Most Cherokee settlements were located in the river valleys on the outer fringe of the Great Smokies range. The Smokies, along with the Unicois, provided the main bulwark dividing the Overhill Cherokee villages in modern Tennessee from the Cherokee Middle towns in modern North Carolina. The Overhill town of Chilhowee was situated at the confluence of Abrams Creek and the Little Tennessee, and the Overhill town of Tallassee was located just a few miles upstream near modern Calderwood (both village sites are now under Chilhowee Lake). A string of Overhill villages, including Chota and Tanasi, dotted the Little Tennessee valley north of Chilhowee.[57] The Cherokee Middle towns included the village of Kittowa (which the Cherokee believed to be their oldest village) along the Tuckasegee River near Bryson City. The village of Oconaluftee, which was situated along the Oconaluftee River near the modern Oconaluftee Visitor Center, was the only known permanent Cherokee village located within the national park's boundaries. Sporadic or seasonal settlements were located in Cades Cove and the Hazel Creek valley.[58]

European settlement[edit]

Communities past and present of the Great Smoky Mountains (the green areas denote the modern national park)

European explorers and settlers began arriving in Western North Carolina and East Tennessee in the mid-18th century. The influx of settlers at the end of the French and Indian War brought conflict with the Cherokee, who still held legal title to much of the land. When the Cherokee aligned themselves with the British at the outbreak of the American Revolution in 1776, American forces launched an invasion of Cherokee territory. The Middle towns, including Kittuwa, were burned by General Griffith Rutherford, and several of the Overhill towns were burned by John Sevier. By 1805, the Cherokee had ceded control of the Great Smokies to the U.S. government. Although much of the tribe was forced west along the Trail of Tears in 1838, a few— largely through the efforts of William Holland Thomas— managed to retain their land on the Qualla Boundary and today comprise the Eastern Band of Cherokee Indians.[59]

In the 1780s, several frontier outposts had been established along the outskirts of the Smokies, namely Whitson's Fort in what is now Cosby and Wear's Fort in what is now Pigeon Forge. Permanent settlers began arriving in these areas in the 1790s. In 1801, the Whaley brothers, William and John, moved from North Carolina to become the first settlers in what is now the Greenbrier section of the park.[60] The following year, Edgefield, South Carolina resident William Ogle (1751–1803) arrived in White Oak Flats where he cut and prepared logs for cabin construction. Although Ogle died shortly after returning to Edgefield, his wife, Martha Jane Huskey, eventually returned with her family and several other families to White Oak Flats, becoming the first permanent settlers in what would eventually become Gatlinburg. Their children and grandchildren spread out southward into the Sugarlands and Roaring Fork areas.[61] Cades Cove was settled largely by families who had purchased lots from land speculator William "Fighting Billy" Tipton. The first of these settlers, John and Lucretia Oliver, arrived in 1818.[62] Two Cades Cove settlers, Moses and Patience Proctor, crossed over to the North Carolina side of the Smokies in 1836 to become the first Euro-American settlers in the Hazel Creek area.[63] The Cataloochee area was first settled by the Caldwell family, who migrated to the valley in 1834.[64]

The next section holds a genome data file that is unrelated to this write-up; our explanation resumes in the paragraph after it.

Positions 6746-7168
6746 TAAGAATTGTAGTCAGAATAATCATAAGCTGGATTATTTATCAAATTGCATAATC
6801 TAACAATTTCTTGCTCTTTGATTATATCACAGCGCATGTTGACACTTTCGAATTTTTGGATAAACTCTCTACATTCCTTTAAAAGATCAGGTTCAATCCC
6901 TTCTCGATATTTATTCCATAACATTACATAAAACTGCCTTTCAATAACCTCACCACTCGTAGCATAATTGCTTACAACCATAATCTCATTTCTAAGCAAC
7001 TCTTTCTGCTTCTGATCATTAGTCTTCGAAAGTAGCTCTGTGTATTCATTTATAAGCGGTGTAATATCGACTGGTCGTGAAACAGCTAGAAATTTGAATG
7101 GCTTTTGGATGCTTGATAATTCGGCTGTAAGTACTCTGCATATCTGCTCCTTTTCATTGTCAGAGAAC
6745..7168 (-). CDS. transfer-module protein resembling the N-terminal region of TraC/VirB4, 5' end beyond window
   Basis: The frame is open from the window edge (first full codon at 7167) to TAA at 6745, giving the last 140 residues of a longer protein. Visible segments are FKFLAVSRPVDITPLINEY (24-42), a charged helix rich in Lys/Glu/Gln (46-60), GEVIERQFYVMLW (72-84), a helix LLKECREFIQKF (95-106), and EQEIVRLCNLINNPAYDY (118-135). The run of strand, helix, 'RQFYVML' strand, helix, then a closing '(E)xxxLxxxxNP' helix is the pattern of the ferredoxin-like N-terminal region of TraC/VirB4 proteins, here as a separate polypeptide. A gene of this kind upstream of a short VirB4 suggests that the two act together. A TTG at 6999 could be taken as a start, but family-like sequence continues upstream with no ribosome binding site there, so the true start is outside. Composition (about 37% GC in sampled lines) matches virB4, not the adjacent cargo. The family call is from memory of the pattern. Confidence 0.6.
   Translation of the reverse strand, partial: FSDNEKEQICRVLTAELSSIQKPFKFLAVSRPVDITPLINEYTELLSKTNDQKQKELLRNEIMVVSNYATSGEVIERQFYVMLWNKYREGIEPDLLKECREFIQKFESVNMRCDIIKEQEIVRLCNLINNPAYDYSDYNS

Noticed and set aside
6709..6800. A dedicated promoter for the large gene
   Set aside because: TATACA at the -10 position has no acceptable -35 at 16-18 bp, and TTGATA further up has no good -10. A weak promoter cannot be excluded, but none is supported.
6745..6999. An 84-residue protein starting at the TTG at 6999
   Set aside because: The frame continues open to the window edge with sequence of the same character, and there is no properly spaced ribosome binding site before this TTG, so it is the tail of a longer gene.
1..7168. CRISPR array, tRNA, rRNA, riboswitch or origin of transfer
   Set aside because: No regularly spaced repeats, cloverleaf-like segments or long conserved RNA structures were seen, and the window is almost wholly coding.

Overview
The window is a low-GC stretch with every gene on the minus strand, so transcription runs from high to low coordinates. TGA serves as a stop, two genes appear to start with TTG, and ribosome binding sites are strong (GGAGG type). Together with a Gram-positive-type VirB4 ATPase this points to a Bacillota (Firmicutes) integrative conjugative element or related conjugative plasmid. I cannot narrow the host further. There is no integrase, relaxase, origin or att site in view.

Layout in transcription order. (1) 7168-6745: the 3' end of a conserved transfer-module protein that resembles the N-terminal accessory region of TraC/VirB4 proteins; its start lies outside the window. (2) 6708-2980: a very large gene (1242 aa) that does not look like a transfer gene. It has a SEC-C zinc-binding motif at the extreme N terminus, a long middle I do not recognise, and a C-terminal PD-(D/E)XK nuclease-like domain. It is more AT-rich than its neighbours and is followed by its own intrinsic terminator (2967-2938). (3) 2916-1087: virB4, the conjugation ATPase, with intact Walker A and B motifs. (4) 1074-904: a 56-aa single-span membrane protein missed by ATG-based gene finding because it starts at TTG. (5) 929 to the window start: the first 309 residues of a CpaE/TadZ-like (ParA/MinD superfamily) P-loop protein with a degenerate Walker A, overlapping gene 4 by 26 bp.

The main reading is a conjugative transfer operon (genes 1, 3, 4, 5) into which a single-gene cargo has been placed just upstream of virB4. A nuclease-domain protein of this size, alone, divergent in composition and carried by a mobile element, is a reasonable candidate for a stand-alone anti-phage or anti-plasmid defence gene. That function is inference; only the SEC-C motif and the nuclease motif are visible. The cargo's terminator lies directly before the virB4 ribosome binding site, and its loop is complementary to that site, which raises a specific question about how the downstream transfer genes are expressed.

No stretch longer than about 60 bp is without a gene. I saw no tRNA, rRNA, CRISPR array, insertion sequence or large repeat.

Like most of Southern Appalachia, the early 19th-century economy of the Smokies relied on subsistence agriculture. The average farm consisted of roughly 50 acres (0.20 km2), part of which was cultivated and part of which was woodland. Early settlers lived in 16 feet (4.9 m) x 20 feet (6.1 m) log cabins, although these were replaced by more elaborate log houses and eventually, as lumber became available, by modern frame houses. Most farms included at least one barn, a springhouse (used for refrigeration), a smokehouse (used for curing meat), a chicken coop (protected chickens from predators), and a corn crib (kept corn dry and protected it from rodents). Some of the more industrious farmers operated gristmills, general stores, and sorghum presses.[65] Religion was a central theme in the lives of the early residents of the Smokies, and community life was typically centered around churches. Christian Protestantism— especially Primitive Baptists, Missionary Baptists, Methodists, and Presbyterians; dominated the religious culture of the region.

The American Civil War[edit]

While both Tennessee and North Carolina joined the Confederacy at the outbreak of the American Civil War in 1861, Union sentiment in the Great Smoky Mountains was much stronger relative to other regions in these two states. Generally, the communities on the Tennessee side of the Smokies supported the Union, while communities on the North Carolina side supported the Confederates. On the Tennessee side, 74% of Cocke Countians, 80% of Blount Countians, and 96% of Sevier Countians voted against secession.[66] On the North Carolina side, Haywood County, Jackson County, and Macon County (Swain was formed from parts of the latter two in 1870) voted for secession.